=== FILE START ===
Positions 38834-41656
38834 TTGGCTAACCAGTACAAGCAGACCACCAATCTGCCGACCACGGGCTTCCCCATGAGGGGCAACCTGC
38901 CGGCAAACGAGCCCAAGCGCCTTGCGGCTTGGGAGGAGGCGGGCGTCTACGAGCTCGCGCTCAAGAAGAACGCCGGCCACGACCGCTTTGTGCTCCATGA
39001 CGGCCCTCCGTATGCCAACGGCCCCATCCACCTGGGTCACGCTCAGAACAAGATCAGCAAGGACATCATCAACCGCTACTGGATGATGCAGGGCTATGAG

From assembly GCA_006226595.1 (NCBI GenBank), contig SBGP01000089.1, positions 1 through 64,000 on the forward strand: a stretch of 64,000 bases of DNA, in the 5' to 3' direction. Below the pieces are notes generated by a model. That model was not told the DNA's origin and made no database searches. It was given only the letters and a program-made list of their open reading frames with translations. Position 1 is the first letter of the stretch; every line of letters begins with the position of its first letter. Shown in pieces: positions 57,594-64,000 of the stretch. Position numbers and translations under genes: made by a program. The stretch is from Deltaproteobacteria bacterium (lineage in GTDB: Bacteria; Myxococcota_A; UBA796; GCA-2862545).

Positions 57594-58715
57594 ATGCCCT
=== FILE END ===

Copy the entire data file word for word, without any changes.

Positions 38834-41656
38834 TTGGCTAACCAGTACAAGCAGACCACCAATCTGCCGACCACGGGCTTCCCCATGAGGGGCAACCTGC
38901 CGGCAAACGAGCCCAAGCGCCTTGCGGCTTGGGAGGAGGCGGGCGTCTACGAGCTCGCGCTCAAGAAGAACGCCGGCCACGACCGCTTTGTGCTCCATGA
39001 CGGCCCTCCGTATGCCAACGGCCCCATCCACCTGGGTCACGCTCAGAACAAGATCAGCAAGGACATCATCAACCGCTACTGGATGATGCAGGGCTATGAG

From assembly GCA_006226595.1 (NCBI GenBank), contig SBGP01000089.1, positions 1 through 64,000 on the forward strand: a stretch of 64,000 bases of DNA, in the 5' to 3' direction. Below the pieces are notes generated by a model. That model was not told the DNA's origin and made no database searches. It was given only the letters and a program-made list of their open reading frames with translations. Position 1 is the first letter of the stretch; every line of letters begins with the position of its first letter. Shown in pieces: positions 57,594-64,000 of the stretch. Position numbers and translations under genes: made by a program. The stretch is from Deltaproteobacteria bacterium (lineage in GTDB: Bacteria; Myxococcota_A; UBA796; GCA-2862545).

Positions 57594-58715
57594 ATGCCCT